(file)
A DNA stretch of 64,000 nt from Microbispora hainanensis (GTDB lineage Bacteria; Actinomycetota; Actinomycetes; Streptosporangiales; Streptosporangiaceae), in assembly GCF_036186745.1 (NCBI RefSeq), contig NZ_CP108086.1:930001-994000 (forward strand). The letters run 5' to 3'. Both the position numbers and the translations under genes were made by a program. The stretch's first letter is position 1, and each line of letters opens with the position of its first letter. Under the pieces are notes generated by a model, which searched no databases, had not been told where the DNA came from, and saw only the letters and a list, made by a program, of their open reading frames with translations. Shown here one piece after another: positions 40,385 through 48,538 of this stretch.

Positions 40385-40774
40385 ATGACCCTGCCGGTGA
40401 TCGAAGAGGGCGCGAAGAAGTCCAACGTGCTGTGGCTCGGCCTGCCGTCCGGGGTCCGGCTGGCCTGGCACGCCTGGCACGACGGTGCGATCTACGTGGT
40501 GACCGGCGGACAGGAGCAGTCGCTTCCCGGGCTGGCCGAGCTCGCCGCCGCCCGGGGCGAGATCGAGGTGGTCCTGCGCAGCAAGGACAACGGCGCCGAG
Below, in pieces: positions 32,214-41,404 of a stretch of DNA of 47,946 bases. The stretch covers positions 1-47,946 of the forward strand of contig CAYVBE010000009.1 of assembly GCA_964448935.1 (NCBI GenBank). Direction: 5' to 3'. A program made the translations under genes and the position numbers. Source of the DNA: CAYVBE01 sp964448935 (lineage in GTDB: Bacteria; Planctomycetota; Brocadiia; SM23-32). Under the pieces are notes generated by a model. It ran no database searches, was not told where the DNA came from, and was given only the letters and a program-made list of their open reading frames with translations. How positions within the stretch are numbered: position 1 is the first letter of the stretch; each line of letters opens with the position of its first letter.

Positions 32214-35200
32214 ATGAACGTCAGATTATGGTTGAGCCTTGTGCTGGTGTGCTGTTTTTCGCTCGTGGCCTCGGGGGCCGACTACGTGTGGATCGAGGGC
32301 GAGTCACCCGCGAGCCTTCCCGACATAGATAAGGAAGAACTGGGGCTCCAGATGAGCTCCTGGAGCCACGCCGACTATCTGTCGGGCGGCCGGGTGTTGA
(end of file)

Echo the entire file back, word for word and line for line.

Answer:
A DNA stretch of 64,000 nt from Microbispora hainanensis (GTDB lineage Bacteria; Actinomycetota; Actinomycetes; Streptosporangiales; Streptosporangiaceae), in assembly GCF_036186745.1 (NCBI RefSeq), contig NZ_CP108086.1:930001-994000 (forward strand). The letters run 5' to 3'. Both the position numbers and the translations under genes were made by a program. The stretch's first letter is position 1, and each line of letters opens with the position of its first letter. Under the pieces are notes generated by a model, which searched no databases, had not been told where the DNA came from, and saw only the letters and a list, made by a program, of their open reading frames with translations. Shown here one piece after another: positions 40,385 through 48,538 of this stretch.

Positions 40385-40774
40385 ATGACCCTGCCGGTGA
40401 TCGAAGAGGGCGCGAAGAAGTCCAACGTGCTGTGGCTCGGCCTGCCGTCCGGGGTCCGGCTGGCCTGGCACGCCTGGCACGACGGTGCGATCTACGTGGT
40501 GACCGGCGGACAGGAGCAGTCGCTTCCCGGGCTGGCCGAGCTCGCCGCCGCCCGGGGCGAGATCGAGGTGGTCCTGCGCAGCAAGGACAACGGCGCCGAG
Below, in pieces: positions 32,214-41,404 of a stretch of DNA of 47,946 bases. The stretch covers positions 1-47,946 of the forward strand of contig CAYVBE010000009.1 of assembly GCA_964448935.1 (NCBI GenBank). Direction: 5' to 3'. A program made the translations under genes and the position numbers. Source of the DNA: CAYVBE01 sp964448935 (lineage in GTDB: Bacteria; Planctomycetota; Brocadiia; SM23-32). Under the pieces are notes generated by a model. It ran no database searches, was not told where the DNA came from, and was given only the letters and a program-made list of their open reading frames with translations. How positions within the stretch are numbered: position 1 is the first letter of the stretch; each line of letters opens with the position of its first letter.

Positions 32214-35200
32214 ATGAACGTCAGATTATGGTTGAGCCTTGTGCTGGTGTGCTGTTTTTCGCTCGTGGCCTCGGGGGCCGACTACGTGTGGATCGAGGGC
32301 GAGTCACCCGCGAGCCTTCCCGACATAGATAAGGAAGAACTGGGGCTCCAGATGAGCTCCTGGAGCCACGCCGACTATCTGTCGGGCGGCCGGGTGTTGA